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The following article is from The Great Soviet Encyclopedia (1979). It might be outdated or ideologically biased.



an Aeneolithic settlement located 12 km from the city of lasi in Rumania. It was first investigated in the late 19th century. Deposits containing the cultural remains measure as much as 2 m thick. There are two cultural layers. The lower one (Cucuteni-A) dates from the middle of the fourth millennium B.C., and the upper (Cucuteni-B), from about the end of the fourth or the beginning of the third millennium B.C. The settlement was fortified by a ditch and an earthen bank.

Pottery decorated with tricolored spiral painting predominates in Cucuteni-A. However, other items have also been found, including vessels with grooved ornamentation; rough kitchen ware; implements made of flint, bone, horn, and copper; and clay schematized female statuettes. The Cucuteni-B layer is characterized by pottery with monochrome (black) painting on a yellowish orange surface. Other items found in this layer include rough kitchen ware, pottery with corded ornamentation, clay female statuettes with black painted decoration, figurines of animals, and more copper articles (daggers, axes). The term “Cucuteni” is used to refer to the culture of painted pottery in Rumania analogous to the Tripol’e culture.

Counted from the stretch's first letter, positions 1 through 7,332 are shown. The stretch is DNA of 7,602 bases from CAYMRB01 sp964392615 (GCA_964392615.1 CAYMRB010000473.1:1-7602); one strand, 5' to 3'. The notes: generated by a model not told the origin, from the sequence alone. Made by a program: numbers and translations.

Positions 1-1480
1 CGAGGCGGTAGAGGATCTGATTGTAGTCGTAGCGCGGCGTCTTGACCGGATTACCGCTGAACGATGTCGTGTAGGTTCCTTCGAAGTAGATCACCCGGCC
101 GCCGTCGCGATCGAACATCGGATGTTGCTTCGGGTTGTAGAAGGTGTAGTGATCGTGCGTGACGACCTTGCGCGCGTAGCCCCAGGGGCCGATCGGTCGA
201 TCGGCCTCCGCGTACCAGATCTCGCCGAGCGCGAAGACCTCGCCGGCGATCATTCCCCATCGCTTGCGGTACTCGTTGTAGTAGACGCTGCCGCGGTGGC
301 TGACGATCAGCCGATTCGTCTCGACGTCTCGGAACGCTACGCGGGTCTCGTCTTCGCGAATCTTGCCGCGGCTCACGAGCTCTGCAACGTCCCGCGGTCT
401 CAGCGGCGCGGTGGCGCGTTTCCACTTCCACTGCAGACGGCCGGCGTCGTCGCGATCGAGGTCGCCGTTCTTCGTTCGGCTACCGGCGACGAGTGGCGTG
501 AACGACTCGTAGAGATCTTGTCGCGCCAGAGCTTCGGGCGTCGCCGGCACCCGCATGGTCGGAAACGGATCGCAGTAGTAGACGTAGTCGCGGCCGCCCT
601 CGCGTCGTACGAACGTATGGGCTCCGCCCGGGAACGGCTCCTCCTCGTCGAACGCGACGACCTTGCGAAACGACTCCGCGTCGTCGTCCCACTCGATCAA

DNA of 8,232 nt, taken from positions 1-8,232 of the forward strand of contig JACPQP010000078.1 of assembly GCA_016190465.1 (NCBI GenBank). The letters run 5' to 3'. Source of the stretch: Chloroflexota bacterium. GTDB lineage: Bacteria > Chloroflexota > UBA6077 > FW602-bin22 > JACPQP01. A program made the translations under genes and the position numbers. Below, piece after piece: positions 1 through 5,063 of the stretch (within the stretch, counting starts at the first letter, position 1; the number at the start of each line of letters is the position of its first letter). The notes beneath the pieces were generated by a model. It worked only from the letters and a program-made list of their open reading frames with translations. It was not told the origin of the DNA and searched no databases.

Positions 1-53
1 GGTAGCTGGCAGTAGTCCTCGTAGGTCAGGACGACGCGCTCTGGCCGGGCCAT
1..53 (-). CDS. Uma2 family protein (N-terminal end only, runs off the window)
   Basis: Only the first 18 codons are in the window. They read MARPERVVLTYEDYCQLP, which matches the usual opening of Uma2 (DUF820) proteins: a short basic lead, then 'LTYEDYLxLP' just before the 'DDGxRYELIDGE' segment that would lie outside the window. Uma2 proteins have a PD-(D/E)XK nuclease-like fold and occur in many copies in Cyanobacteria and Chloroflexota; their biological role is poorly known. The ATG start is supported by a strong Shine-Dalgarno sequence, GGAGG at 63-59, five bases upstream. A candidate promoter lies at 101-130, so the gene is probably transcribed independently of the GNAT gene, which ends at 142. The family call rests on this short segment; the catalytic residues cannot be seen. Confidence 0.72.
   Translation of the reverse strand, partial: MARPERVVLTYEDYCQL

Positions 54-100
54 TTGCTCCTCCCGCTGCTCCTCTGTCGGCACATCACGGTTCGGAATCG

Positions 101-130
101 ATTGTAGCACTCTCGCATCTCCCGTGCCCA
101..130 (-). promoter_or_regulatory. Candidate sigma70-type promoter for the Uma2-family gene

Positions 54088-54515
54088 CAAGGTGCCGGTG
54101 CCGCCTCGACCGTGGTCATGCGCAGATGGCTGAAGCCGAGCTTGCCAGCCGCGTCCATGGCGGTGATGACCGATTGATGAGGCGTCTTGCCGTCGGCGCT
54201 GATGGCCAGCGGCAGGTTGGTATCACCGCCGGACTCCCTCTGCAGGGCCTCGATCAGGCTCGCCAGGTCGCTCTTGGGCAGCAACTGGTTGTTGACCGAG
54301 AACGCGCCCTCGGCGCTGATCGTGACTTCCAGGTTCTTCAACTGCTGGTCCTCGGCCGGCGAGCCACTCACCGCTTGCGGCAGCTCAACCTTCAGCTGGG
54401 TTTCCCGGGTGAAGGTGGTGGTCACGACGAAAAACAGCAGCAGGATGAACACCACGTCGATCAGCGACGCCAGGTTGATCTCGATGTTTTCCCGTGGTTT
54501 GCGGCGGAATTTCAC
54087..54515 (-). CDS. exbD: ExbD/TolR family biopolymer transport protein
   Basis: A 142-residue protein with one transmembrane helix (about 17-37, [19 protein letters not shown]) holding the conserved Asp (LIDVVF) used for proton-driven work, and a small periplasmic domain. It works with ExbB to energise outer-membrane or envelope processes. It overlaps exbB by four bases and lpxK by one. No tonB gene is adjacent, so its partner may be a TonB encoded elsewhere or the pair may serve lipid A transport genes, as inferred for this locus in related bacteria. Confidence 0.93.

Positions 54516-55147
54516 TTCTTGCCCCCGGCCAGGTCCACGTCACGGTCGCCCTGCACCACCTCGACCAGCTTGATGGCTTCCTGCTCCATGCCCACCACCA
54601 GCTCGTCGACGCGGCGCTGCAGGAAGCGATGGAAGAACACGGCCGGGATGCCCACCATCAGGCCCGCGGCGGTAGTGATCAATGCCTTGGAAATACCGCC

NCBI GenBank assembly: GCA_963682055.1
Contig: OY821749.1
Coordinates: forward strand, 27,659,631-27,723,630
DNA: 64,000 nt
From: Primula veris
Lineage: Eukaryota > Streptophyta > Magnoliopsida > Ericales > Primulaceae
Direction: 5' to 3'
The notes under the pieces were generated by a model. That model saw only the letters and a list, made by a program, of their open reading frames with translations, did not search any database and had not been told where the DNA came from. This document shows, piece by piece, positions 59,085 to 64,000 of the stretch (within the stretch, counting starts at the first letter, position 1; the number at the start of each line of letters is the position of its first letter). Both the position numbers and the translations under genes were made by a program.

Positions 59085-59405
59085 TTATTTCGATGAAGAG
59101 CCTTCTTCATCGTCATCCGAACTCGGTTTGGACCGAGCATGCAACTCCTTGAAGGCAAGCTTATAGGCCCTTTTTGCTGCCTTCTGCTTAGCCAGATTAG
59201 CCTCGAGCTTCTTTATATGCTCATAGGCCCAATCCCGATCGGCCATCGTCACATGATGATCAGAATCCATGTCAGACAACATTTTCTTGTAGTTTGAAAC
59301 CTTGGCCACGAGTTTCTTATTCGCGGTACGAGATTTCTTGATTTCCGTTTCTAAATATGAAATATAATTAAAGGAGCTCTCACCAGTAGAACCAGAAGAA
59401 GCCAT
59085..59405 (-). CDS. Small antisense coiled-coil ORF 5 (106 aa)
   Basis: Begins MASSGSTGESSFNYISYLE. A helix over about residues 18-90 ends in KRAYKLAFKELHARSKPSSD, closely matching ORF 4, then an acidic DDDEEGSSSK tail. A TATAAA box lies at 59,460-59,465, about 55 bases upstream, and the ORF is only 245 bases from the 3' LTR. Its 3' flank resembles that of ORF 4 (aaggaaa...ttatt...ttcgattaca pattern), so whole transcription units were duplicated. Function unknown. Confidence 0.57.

Passek, T. S. “Periodizatsiia tripol’skikh poselenii.” In Materialy i issledovaniia po arkheologii SSSR, no. 10. Moscow, 1949.
Passek, T. S. “Rannezemledel’cheskie (tripol’skie) plemena Podnestrov’ia.” In Materialy i issledovaniia po arkheologii SSSR, no. 84. Moscow, 1961.
Schmidt, H. Cucuteni. … Berlin, 1932.


The Great Soviet Encyclopedia, 3rd Edition (1970-1979). © 2010 The Gale Group, Inc. All rights reserved.
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